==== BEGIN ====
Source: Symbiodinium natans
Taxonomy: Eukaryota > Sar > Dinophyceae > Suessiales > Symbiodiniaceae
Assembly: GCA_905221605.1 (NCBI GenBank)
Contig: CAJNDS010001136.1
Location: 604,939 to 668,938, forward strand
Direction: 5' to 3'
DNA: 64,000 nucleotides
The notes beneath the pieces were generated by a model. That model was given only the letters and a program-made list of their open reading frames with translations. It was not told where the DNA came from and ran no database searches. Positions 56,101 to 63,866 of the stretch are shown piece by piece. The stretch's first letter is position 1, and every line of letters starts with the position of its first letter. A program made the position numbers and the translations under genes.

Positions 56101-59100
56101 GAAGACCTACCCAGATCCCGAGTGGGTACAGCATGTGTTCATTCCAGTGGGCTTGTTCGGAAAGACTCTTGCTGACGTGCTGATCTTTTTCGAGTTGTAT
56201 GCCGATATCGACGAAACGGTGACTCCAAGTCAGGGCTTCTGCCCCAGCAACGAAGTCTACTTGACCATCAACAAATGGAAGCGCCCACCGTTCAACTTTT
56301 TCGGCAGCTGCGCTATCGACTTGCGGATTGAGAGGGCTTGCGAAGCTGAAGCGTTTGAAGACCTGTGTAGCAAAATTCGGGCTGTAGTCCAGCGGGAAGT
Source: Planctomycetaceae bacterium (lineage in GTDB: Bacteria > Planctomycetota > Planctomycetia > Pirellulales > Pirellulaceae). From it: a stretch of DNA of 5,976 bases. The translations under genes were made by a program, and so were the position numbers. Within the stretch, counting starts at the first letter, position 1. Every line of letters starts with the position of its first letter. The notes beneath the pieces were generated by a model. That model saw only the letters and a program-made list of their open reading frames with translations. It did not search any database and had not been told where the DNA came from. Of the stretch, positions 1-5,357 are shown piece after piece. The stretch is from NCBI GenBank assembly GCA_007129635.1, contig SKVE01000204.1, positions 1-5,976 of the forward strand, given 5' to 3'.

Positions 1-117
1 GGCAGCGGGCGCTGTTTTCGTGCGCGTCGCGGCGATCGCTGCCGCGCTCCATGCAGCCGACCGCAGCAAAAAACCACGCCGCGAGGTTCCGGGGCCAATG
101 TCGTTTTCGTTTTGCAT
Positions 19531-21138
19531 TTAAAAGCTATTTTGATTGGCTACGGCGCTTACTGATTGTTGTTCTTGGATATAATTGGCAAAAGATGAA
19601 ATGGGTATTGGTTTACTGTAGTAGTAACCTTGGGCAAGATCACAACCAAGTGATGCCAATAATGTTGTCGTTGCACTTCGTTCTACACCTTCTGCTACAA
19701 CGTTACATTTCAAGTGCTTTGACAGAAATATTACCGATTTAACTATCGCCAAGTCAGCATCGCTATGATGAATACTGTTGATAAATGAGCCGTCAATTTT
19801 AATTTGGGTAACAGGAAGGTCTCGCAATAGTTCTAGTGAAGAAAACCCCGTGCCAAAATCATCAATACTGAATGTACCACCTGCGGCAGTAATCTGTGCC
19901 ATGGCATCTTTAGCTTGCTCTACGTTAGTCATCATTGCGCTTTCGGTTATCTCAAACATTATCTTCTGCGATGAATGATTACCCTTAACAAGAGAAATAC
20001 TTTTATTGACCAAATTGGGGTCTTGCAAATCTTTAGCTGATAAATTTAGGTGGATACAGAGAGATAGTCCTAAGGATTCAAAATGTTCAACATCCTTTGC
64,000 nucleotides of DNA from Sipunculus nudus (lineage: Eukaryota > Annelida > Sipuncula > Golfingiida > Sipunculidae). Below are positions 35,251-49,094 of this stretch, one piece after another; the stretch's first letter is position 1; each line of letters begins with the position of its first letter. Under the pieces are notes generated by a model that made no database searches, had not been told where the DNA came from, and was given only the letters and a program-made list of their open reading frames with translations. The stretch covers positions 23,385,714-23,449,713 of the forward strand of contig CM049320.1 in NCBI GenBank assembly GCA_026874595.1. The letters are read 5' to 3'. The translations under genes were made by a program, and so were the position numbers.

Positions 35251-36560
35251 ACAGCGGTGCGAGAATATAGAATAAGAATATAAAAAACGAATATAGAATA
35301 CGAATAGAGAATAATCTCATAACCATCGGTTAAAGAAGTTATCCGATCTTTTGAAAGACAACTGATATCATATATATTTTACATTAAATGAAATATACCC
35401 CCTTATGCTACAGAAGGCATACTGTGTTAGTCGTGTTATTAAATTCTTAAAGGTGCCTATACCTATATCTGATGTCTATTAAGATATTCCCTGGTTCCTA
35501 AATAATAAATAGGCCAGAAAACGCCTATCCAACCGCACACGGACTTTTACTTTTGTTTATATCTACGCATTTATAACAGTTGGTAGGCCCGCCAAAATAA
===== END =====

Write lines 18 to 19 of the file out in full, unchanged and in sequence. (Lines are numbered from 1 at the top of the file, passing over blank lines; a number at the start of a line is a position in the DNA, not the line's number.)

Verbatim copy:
19531 TTAAAAGCTATTTTGATTGGCTACGGCGCTTACTGATTGTTGTTCTTGGATATAATTGGCAAAAGATGAA
19601 ATGGGTATTGGTTTACTGTAGTAGTAACCTTGGGCAAGATCACAACCAAGTGATGCCAATAATGTTGTCGTTGCACTTCGTTCTACACCTTCTGCTACAA